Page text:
So it’s different when you travel from when you stay.  But when have you ceased to tour and begun to take up residence?  I think I have a domestic streak that finds myself at home readily—a lucky quality to have as a traveler.  When I return to lodgings after only several days, there is a sense of gaining my bearings, as though some interior sense of balance is restored in the play where I am staying, the vestibular system signaling my acclimation, the road anxiety kicking back into my recesses.  The flat in Aosta with its long corridor, bulky, almost monumental furniture, and glimpse of the Alps over the rooftop (I've inserted pictures of both), became home within the week, and the neighborhood became my neighborhood (after one irritating and hot afternoon of getting lost only a block or two from the place).  I adjust easily: as habitual as the old man I am becoming, my first trepidation at any change falls away quickly, and I find the routine in the strange and set my feet there.

But how does the transition go?  When do we stop visiting and start staying? 

You begin to stay, I think, when domestic tasks return to your daily patterns.  You cook at home, clean the apartment, shop for groceries and for little, temporary items (a paring knife, a cheap alarm clock) unavailable in the place you are staying. The curiosity of Italian supermarkets—handling the fruit and vegetables with plastic gloves, large butcher shops and a dearth of pre-packaged meats, the glory of an extensive wine aisle—becomes customary eventually, and you adopt a version of the pattern you had at home.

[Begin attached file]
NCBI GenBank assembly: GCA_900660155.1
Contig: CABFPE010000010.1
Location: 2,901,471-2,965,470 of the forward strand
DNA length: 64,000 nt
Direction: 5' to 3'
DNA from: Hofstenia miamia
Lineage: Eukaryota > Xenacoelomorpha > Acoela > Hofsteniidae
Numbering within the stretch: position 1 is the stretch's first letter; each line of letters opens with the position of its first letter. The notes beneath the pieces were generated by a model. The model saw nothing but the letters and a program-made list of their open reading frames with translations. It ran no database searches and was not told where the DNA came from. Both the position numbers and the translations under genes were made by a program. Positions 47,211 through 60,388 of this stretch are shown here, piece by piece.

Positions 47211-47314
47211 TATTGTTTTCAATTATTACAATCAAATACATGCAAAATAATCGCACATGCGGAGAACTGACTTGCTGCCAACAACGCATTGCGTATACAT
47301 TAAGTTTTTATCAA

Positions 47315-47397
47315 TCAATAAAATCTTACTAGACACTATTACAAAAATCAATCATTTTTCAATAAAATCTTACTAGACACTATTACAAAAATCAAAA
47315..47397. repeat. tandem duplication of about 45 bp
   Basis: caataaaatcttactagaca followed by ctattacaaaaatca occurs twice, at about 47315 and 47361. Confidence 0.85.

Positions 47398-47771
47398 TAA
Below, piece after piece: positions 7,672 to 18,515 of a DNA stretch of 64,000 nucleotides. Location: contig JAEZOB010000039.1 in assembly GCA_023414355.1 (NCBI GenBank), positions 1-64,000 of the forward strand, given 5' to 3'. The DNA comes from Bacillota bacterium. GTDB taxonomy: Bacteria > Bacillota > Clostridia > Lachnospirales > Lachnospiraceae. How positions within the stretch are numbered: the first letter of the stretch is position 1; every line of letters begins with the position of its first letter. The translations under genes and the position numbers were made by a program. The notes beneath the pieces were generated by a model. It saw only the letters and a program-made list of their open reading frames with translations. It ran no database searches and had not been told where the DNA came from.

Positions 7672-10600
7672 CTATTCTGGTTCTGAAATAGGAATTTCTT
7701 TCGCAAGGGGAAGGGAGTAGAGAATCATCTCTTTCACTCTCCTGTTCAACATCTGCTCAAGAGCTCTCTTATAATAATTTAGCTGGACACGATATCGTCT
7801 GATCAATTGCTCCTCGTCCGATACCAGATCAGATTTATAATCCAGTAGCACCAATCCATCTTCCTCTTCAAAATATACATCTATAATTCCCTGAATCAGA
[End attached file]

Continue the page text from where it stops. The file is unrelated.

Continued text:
You begin to stay when you learn your neighbors.  When you have neighbors, actually. The woman at the laundry who knows no English and negotiates task and cost through signs and pantomime, the brilliance of her invention a source of marvel to you at first, but customary as you return.  The barber who slyly compliments your virtually non-existent Italian, and reveals on the second visit that he was a jazz drummer back in the day, in Greenwich Village, showing you his CD, where his own able compositions are fitted among popular standards like “Over the Rainbow” and “Someone to Watch Over Me”.  The lovely green-haired young woman behind the counter in the bakery, who begins to use your visits as an opportunity to learn English and progresses remarkably as the weeks unfold, her learning curve a product of intelligence and youth, but also an intense curiosity about the world around her.

You begin to stay, oddly enough, once the wanderlust returns.  When there’s a part of the town or the region that provokes another curiosity, sets your steps away from the neighborhood—your neighborhood by now—toward a new street, a new stop on the rail or bus line, toward a land you have heard of.  You begin to stay when you become restless, and in that sense, staying is a prelude to wandering once again.  ©2014 Michael Williams